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Much of the food we eat is derived from plants grown from seeds, or from animals that consume these types of plants. The seed industry has changed dramatically in recent decades, however, moving from one characterized by thousands of small and mostly family-owned businesses, to one in which more than 60% of proprietary seed sales globally are controlled by just four corporations. Importantly, these same four firms are even more dominant in global sales of pesticides. The impacts of these changes have included higher prices for farmers, fewer seed varieties, reduced rates of innovation, and a decline in seed saving. These trends are driven by changes in government policies that include reduced antitrust enforcement and increasing intellectual property protections on seeds, as well as a system that incentivizes large firms to continually increase their power. Dominant firms are facing increasing public opposition, however, and alternatives such as open source and heirloom seed firms, while currently very small, are growing rapidly. This resistance illuminates key leverage points for addressing the negative impacts of consolidation, and potentially to reverse these trends.
Howard, Philip H. 2016. Concentration and Power in the Food System: Who Controls What We Eat? London: Bloomsbury Academic.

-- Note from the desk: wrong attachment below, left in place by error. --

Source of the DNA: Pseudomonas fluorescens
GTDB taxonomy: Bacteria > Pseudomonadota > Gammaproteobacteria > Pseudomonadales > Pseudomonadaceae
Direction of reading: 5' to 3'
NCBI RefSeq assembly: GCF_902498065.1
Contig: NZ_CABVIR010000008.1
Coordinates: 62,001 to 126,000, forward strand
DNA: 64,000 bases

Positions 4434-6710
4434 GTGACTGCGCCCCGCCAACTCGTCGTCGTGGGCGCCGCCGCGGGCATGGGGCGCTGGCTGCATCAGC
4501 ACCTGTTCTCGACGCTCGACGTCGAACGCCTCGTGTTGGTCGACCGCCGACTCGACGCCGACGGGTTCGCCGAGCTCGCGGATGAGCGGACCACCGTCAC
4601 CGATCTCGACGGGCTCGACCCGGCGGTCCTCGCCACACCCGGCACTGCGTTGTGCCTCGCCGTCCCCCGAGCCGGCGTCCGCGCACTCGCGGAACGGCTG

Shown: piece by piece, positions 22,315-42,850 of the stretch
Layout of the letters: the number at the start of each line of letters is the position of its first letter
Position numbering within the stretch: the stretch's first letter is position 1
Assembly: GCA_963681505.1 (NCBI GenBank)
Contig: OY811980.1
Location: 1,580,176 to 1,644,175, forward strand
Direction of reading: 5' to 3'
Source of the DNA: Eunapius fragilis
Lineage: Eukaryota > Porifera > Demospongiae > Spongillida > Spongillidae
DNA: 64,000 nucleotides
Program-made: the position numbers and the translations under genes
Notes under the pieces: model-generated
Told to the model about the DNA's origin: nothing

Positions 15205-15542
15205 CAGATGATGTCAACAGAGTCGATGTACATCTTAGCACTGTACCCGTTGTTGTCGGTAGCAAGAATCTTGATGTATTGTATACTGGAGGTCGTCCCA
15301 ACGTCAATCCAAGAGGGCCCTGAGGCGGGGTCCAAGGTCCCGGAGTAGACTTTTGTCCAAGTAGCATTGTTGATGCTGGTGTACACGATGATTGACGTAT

Howard, Philip H. 2015. Intellectual Property and Consolidation in the Seed Industry. Crop Science, 55(6), 2489-2495.
Howard, Philip H. 2009. Visualizing Consolidation in the Global Seed Industry: 1996–2008. Sustainability, 1(4), 1266-1287.
Phil Howard is an Associate Professor of Community Sustainability at Michigan State University, and a member of the International Panel of Experts on Sustainable Food Systems. He is the author of Concentration and Power in the Food System: Who Controls What We Eat? His visualizations of food system changes have been featured in numerous outlets including the New York Times, Washington Post, Wall Street Journal, and The Ecologist.
Phil studied Anthropology and Biological Sciences at the Univ. of Missouri-Columbia, then went to Evergreen State College for a Masters of Environmental Studies, and then back to Mizzou to earn his Ph.D. in Rural Sociology, with an emphasis on Environment and Agriculture.